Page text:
to believe from Mary Ellen's sidelong glances and maidenly
blushes, was not entirely unrequited, and by and by he mustered

(Athior of "Barefoot Boy wfth C'heek,"' it..)

"Gay" Moss wants to know:.

Central Michigan 001 211 000-5 9 0
Michigan........001 151 Ox- 14 0
hits before ending the frame via
a strikeout and an unsuccessful
stolen base attempt.
Ferrelli Finishes Strong
Mark F'errelli finished out the
last four frames with the stead-
iest pitching display of the after-
noon. The relief hurler gave up
only one run and two hits while
walking four and striking out four.
However, after Rademacher was
Read and Use
Daily Classifieds

At what location
woould I
work for
Diu Pont?


-F- ,


Gaylord E. Moss expects to receive his B.S. in Electrical Engi-
neering from Tufts College in 1957. His interest in electronics was
aroused, in part at least, by summer work in Du Pont's Photo
Products Plant at Parlin, N. J. But Gaylord's interest in tech-
nical work goes much farther back. He received the Bausch and
Lomb Science Award at his high-school graduation.
Clayton Hill answers:

w oe~6$/~t//A4 /f7/4Q

Our ad in Tuesday's Daily stated that our sale
would begin on Friday. 'This is incorrect, our
sale is now in progress.



119 S. MAIN ST.


Where would you want to work, Gay? The choice
isn't quite so wide as that reply indicates, but if you
have good reason for preferring a given area, and
Du Pont has an opening there for which you're
qualified, your choice will certainly be considered.
We have 69 plants and over 70 research and develop-
ment laboratories scattered through 26 states.
So the odds are pretty fair that you can work in an
area you like.
Most of the Du Pont units are situated east of the
Mississippi, but some of them are as far west as the
Pacific Coast. Right now, new plants are under con-

Clayton 8. Hill, Jr., joined Du Pont's Jackson
Laboratory at Deepwater, N. J., in 1940 and left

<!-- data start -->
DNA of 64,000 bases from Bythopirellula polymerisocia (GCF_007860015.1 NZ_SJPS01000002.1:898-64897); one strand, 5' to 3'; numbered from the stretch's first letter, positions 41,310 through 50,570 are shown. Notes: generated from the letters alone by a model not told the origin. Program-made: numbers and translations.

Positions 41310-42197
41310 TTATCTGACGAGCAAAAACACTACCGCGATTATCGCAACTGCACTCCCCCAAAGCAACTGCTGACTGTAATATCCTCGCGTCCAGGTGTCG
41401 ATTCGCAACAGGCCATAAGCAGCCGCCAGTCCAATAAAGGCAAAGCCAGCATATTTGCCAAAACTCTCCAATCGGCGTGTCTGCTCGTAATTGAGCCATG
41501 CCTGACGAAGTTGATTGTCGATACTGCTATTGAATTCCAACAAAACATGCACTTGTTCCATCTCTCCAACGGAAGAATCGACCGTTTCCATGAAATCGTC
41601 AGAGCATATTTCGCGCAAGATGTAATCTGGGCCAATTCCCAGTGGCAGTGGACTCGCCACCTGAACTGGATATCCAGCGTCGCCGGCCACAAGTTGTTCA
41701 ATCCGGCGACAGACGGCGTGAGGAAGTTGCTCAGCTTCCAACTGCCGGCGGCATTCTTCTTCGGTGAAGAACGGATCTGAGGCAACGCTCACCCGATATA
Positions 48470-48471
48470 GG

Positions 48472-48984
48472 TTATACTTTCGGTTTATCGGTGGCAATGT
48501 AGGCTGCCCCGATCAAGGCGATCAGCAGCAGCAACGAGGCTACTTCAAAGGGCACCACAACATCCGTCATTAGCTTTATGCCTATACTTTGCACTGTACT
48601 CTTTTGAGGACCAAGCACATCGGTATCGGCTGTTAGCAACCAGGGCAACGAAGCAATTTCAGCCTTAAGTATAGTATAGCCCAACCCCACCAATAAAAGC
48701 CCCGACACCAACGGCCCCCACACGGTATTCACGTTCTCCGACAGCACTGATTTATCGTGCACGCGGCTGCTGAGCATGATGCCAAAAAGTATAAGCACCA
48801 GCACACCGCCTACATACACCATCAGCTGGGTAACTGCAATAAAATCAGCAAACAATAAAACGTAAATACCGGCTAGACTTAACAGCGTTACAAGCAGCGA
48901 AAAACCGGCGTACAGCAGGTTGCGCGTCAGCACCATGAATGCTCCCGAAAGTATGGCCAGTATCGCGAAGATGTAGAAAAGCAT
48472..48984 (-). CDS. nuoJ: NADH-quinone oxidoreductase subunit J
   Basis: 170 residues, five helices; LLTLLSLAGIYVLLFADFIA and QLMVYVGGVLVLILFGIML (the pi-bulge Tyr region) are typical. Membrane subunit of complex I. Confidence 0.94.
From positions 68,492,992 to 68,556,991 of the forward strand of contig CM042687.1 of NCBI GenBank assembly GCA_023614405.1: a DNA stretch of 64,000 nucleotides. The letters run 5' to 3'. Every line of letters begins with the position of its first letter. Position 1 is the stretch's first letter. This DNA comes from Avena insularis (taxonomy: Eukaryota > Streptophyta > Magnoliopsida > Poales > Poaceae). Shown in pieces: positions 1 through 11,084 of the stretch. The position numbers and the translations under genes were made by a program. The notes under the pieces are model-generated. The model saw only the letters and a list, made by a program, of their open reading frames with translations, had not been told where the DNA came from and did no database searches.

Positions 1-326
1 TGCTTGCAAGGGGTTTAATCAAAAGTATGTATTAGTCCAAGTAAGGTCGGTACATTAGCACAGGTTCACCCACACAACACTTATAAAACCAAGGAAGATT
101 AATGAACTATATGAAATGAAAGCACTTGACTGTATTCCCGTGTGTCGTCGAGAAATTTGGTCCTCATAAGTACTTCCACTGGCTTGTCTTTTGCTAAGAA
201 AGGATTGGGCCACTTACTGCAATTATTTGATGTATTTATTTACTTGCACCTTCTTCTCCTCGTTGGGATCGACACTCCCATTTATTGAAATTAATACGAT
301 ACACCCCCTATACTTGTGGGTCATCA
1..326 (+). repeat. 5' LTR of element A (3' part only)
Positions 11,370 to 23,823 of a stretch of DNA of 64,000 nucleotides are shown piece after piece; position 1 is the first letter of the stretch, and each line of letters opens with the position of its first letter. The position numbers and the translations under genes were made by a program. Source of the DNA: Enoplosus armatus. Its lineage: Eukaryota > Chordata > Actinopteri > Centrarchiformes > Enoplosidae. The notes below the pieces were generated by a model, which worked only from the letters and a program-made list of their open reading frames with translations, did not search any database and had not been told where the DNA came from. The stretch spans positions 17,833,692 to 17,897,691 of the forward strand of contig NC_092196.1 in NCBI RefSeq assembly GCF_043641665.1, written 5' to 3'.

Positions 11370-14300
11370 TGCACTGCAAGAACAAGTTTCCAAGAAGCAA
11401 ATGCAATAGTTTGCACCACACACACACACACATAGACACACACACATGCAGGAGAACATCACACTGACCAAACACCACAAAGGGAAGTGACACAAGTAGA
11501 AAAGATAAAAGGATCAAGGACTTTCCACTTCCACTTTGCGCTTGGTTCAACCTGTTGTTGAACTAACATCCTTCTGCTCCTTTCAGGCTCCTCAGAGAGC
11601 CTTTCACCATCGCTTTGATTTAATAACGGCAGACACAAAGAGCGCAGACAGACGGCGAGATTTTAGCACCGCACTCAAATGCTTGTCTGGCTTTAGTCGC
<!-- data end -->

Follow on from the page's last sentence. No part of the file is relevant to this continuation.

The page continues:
for the Air Corps in 1942. After military service
he obtained a B.S.Ch.E. from Pennsylvania State
University (1949), and returned to Jackson Lab-
oratory. Clayton was assigned to Du Pont's
Atomic Energy Division for a period before trans-
ferring to the Personnel Division. As a represent-
ative of this Division, he currently visits many
colleges and universities.
WANT TO KNOW MORE about where you'd
work with Du Pont? Send for a free copy of
"The Du Pont Company and the College

up enough courage to ask her the all-important question: "Will
you wear my 4-H pin?"
"Yes," she said simply. They embraced then and squeezed
each other and exchanged brave smiles, and if their eyes were
a trifle moist, who can blame them?
For a time things went swimmingly. Then a cloud appeared.
Mary Ellen, it seems, was a rich girl and accustomed to costly
pleasures. Poseidon was bone-poor and he quickly ran out of
money. Unable to take Mary Ellen to the posh places she fancied
and too proud to tell her the reason, he turned surly and full of
melancholy. Senseless, violent quarrels developed. Soon it ap-
peared that the romance, so promising at the beginning, was
headed for a breakup, but at the last moment, Poseidon man-
aged to blurt out the truth.
"Oh, beloved agrarian!" cried Mary Ellen, grappling him
close. "Oh, proud husbandman ! Oh, foolish reaper! Why have
you not told me before? I have plenty of money, and I will con-
tribute according to my ability."
Poseidon, of course, protested, but she finally persuaded him
of the wisdom of her course. From then on they split all ex-
penses according to their incomes. Rather than embarrass
Poseidon by handing him money in public, a joint bank account
was set up to allow him to write checks. Into this account each
week they faithfully deposited their respective allowances - 35





April 16, 1956